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Cellular pathology III Neoplasia : Introduction and Overview . A neoplasia is a clonal proliferation of cells with somatic alterations and aberrant regulation of growth.
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A neoplasia is a clonal proliferation of cells with somatic alterations and aberrant regulation of growth.
A tumor is just a mass formed by a neoplasia. Pre-invasive (in situ) neoplasms don’t form tumors.
Their common properties include dysregulated population growth, the abilities to invade and metastasize, the ability to modify the host environment, an extended doubling potential, and genomic instability.
Dysregulated population growth: Cancer cells typically ignore external signals regulating when to replicate, resulting in inappropriate replication.
Despite this, not all cancers are completely autonomous to cell-growth regulation.
Another contributing factor may be reduced cell death, often via resistance to apoptotic signals.
In some cases, called, oncogene addiction, a cancer is highly dependent on one mutation, but this isn’t very common.
Ability to invade and metastasize: Malignant neoplastic cells (cancer cells) can invade adjacent normal tissues and metastasize to distant sites.
With invasion, cell surface receptors for the native environment may be lost. E-cadherin (signaling, adhesion molecule) is commonly lost.
Metastasis occurs by lymphatics or blood. Cells must invade and survive the vascular environment, particularly its shear stress, apoptosis from the lack of solid matrix.
Malignant cells must also be able to adhere to and extravasate through the vascular walls.
For tumor growth in a secondary site, the environment of a tissue must be somewhat suitable for that cancer cell’s properties (seed and soil hypothesis).
Modification of host environment: Tumors consist of stroma, inflammatory cells and vessels in addition to the cancer cells.
Many cancers produce angiogenic substances (VEGF, FGF), while others produce anti-angiogenic factors (endostatin, angiostatin). An anti-VEGF antibody (bevacizumab/avastin) has been used to treat some cancers.
Cancers are often sufficiently altered to elicit a cell-mediated immune response, and many have strategies to evade immune surveillance.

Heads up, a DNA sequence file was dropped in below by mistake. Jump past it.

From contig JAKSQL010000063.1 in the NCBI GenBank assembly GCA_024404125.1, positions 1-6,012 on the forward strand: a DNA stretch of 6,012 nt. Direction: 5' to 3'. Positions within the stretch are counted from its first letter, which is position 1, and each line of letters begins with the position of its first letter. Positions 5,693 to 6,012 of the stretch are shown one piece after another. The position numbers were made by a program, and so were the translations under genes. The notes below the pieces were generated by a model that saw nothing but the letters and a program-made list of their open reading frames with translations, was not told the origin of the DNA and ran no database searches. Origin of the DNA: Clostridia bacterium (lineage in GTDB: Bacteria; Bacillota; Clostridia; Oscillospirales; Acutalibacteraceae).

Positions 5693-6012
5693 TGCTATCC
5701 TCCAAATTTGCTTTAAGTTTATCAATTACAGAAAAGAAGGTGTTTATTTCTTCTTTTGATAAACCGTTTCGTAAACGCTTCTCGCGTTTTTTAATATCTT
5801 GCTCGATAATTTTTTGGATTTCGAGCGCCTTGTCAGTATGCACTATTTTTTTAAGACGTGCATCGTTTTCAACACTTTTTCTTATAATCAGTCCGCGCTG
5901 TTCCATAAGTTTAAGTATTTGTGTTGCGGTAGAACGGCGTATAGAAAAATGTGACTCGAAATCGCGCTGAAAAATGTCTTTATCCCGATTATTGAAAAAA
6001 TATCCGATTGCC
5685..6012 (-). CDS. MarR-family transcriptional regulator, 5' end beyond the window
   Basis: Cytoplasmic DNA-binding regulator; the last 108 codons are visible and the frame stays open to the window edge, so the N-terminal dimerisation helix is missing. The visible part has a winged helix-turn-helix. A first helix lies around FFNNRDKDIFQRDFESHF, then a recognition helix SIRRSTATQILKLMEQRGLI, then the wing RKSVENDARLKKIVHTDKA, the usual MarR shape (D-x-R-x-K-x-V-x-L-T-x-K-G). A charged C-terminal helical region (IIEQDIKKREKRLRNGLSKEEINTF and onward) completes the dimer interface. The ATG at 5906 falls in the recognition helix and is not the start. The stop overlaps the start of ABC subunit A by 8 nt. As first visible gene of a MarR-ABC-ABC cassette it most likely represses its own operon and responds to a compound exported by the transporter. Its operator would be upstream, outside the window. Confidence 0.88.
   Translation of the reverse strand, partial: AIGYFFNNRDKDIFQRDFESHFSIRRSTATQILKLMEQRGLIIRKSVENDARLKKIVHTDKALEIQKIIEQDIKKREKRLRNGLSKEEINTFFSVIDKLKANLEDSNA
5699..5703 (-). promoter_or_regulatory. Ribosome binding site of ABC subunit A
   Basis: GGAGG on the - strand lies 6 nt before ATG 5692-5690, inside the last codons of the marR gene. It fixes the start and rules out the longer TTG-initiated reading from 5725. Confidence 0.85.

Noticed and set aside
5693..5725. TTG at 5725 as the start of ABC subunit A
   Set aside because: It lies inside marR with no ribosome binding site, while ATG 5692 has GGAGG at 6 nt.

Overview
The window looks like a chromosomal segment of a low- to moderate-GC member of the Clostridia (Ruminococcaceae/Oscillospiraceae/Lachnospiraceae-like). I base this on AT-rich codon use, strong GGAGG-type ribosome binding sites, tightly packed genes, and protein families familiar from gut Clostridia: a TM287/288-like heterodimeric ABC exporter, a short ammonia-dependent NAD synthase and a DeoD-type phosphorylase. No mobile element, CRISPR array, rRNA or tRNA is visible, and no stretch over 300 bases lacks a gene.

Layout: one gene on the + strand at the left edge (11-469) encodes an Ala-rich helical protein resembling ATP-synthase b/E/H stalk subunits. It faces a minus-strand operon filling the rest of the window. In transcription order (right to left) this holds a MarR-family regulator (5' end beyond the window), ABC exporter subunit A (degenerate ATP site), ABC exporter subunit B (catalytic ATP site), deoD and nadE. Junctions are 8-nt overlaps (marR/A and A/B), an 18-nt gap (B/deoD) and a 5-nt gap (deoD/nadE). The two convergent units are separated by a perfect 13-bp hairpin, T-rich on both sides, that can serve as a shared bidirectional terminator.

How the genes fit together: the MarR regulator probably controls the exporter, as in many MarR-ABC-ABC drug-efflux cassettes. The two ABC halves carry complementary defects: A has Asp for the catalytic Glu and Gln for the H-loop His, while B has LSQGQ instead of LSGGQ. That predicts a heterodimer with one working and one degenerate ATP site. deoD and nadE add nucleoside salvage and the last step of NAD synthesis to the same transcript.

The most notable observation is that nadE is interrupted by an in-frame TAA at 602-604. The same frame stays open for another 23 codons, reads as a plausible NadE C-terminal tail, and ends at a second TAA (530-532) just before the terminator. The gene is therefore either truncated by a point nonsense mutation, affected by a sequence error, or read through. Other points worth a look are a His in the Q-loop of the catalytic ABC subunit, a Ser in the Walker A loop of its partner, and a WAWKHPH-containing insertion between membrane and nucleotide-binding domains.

These include cytokines (TGF beta) or prostaglandin (PGE2) release, release of proteins that inhibit immune cells (IDO, ARG1), expression of decoy receptors, and secretion of decoy antigens.
Many cancers also secrete humoral factors like ectopic hormones (ACTH, PTH related protein) and cachexins (TNF).
Extending doubling potential of tumor cells: Hayflick showed there to be limits to how long cells can replicate, which we now know is related to telomere length.
Cancer cells still have shortened telomeres, likely because telomerase wasn’t activated until after telomeres had been shortened
Telomerase deficiency seems to lend itself toward chromosomal instability.
Genomic instability: Most cancer cells have abnormal chromosome number and structure, suggesting that they are continuously rearranged as tumor cells divide.
Shortened telomeres contribute to this, making chromosomes prone to breaks and rearrangements.
Microsatellites are particularly prone to mismatch repair errors, called microsatellite instability (MSI).
These changes also result in the morphologically abnormal nuclei we see in lab (hyperchomatism, abnormal/irregular nuclei).
This increases the changes of multiple mutations accumulating in any single cell.
The steps of carcinogenesis are initiation (irreversible DNA alteration), promotion (stimulation of clonal expansion of that cell), and conversion to malignancy.
You can get chromosomal injury and pathologically atypical cells without invasion. These in situ cells may eventually become invasive and result in invasive/metastatic tumors.
So there’s a long latency period between the cellular/genetic injury and development of the cancer to clinical significance.
Lesions with more nuclear atypia are called carcinoma in situ, whereas those with less nuclear atypia are called hyperplasias (technically a misuse of the term, since this is clonal).
Not all early neoplasms result in invasive cancers, but some are more likely than others (esp. higher grade ones).
But due to genetic instability, they develop more genetic changes over time, resulting in heterogeneity.